Being a Linux desktop user for decades, certain features from that environment are so obviously productive, it never ceases to amaze me that other desktops don’t employ them. One such feature is focus follows mouse. My guess is that a lot of people have no idea what this is.
For those who don’t know, let me explain.
On a typical desktop, if you want to switch from one window to the next, you move your mouse to that window and click it. That action of clicking the window gives it focus so you can start working with whatever tool the window houses. If you don’t click that other window, whatever you were previously working in still has focus.
Here’s a better way to explain:
- You’re working in Window A, which is a word processor.
- You need to research something so you click on Window B, which is a web browser.
- You start typing and whatever you type appears in Window B.
- Had you not clicked on Window B, even though you moved your cursor to Window B, Window A still has focus, so whatever you type will appear in Window A.
That’s focus follows click (or click to focus).
Focus follows mouse goes something like this:
- You’re working in Window A.
- You need to work in Window B.
- You move your mouse to Window B and start typing.
- Because your mouse moved to Window B, that window now has focus.
Focus follows mouse requires fewer steps. It’s also more efficient. Instead of having to click on a window, you simply move your cursor to the window you wanted to work with. Linux desktops took this one step further and offered an auto-raise functionality. So when you hovered your cursor over a window it not only gave it focus, it raised it above all other windows. Once you started using that feature, it became clear that all other desktops were not nearly as efficient.
So to all of you Chromebook users, looking to make your UI a bit more efficient, you can now enable an experimental take on focus follows mouse, called Focus follows cursor. The one caveat to this is that you must be using Chrome OS on either the developer or canary channel (as the stable channel does not include the feature). Find out how to switch your Chromebook channel in How to change channels on your Chromebook.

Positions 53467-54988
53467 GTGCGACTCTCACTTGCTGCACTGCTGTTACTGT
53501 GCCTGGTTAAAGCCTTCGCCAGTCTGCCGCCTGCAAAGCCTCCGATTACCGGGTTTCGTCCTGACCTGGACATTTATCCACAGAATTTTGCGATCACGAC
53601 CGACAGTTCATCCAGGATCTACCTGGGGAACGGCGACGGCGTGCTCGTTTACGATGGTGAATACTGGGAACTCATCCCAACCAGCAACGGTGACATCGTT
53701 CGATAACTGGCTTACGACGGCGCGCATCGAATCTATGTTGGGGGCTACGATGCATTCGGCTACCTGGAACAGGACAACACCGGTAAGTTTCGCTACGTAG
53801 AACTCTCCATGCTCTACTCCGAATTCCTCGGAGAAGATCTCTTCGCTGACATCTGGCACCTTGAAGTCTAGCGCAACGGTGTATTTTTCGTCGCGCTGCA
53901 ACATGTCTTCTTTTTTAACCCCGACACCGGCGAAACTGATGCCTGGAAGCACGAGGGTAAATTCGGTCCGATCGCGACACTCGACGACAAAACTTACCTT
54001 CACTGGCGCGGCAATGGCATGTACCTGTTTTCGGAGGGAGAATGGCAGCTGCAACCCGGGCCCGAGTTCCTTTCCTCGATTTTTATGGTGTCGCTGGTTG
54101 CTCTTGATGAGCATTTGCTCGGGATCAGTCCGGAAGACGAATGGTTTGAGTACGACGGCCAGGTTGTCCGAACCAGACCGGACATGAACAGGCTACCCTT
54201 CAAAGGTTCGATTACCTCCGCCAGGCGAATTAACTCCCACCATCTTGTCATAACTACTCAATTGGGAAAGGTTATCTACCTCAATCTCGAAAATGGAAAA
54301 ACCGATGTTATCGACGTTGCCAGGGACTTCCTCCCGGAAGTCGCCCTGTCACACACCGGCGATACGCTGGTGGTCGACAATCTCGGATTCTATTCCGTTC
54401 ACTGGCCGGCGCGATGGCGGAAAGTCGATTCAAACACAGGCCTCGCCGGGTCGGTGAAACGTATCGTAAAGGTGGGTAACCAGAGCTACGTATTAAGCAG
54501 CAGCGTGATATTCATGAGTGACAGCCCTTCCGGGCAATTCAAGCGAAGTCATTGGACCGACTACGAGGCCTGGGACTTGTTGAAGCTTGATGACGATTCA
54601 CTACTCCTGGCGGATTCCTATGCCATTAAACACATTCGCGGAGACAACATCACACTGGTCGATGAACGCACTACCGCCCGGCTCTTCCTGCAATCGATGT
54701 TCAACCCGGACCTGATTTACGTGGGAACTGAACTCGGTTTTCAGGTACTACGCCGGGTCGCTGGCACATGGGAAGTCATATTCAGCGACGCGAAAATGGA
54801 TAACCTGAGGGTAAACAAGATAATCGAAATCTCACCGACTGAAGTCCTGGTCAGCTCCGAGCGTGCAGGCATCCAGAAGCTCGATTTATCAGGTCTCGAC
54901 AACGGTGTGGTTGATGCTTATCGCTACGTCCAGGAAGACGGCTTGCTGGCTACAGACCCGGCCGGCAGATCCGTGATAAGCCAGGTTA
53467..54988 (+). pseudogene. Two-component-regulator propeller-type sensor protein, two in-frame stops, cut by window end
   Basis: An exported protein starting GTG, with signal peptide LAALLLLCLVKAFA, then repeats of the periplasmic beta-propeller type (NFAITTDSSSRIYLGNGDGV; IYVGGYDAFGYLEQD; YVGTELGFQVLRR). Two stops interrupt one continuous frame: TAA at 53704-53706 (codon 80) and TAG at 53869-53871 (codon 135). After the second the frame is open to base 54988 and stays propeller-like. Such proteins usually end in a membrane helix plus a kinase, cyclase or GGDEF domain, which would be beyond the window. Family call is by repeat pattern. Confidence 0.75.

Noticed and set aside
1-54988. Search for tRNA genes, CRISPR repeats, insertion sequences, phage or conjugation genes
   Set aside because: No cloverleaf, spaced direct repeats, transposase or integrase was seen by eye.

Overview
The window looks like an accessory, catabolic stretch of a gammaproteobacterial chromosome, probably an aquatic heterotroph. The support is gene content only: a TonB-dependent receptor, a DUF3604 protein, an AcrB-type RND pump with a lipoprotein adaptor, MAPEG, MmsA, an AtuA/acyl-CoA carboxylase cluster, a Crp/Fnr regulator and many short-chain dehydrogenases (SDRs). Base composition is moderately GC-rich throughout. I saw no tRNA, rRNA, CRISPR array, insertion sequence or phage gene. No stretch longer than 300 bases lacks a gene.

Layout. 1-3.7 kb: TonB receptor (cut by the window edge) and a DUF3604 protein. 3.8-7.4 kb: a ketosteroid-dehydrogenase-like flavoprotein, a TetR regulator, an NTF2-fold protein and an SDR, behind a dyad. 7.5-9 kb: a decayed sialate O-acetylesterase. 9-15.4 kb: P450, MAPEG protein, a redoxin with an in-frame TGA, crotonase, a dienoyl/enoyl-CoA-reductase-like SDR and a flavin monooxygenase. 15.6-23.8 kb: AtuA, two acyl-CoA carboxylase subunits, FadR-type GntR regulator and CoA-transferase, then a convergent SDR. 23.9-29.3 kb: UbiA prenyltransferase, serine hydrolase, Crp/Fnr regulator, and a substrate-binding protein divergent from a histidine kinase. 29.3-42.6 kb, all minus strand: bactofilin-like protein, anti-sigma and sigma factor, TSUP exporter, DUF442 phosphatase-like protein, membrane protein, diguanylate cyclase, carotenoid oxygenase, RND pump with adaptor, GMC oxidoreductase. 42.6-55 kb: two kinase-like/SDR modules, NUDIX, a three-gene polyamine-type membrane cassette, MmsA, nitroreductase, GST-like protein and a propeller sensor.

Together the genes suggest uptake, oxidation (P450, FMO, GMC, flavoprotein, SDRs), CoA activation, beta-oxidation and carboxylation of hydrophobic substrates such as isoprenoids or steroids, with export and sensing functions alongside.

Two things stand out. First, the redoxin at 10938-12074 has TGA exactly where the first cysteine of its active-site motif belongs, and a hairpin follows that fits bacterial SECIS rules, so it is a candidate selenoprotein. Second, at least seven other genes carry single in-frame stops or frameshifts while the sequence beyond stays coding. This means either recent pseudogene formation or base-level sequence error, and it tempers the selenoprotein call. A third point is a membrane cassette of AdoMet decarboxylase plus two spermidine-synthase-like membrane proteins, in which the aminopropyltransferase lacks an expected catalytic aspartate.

With that said, let me show you how to enable Focus Follows Mouse.
How to enable focus follows cursor on a Chromebook
Open Chrome on your Chromebook and type the following in the address bar:
In the resulting window, select Enabled from the drop-down associated with Focus follows cursor (Figure A).
Once you’ve enabled the feature, you’ll need to restart your Chromebook for the change to take effect.
The one thing you’ll need to know about using Focus follows cursor is that it really only works when your windows aren’t maximized. If you work with multiple windows, you’ll want to either snap them to the edges or shrink them so you can fit them on your desktop, otherwise, you can’t hover your cursor over the window you want to have focus.
Focus follows cursor is a great feature to use when efficiency is crucial to your work. You’ll click less and work faster. That’s not to say Focus follows cursor is for everyone. Some people find this feature a bit frustrating, especially if you’re a bit clumsy with the trackpad or mouse. But if you run either the Developer or Canary channel on your Chromebook, you should give this feature a try and see if it doesn’t help you become more efficient.
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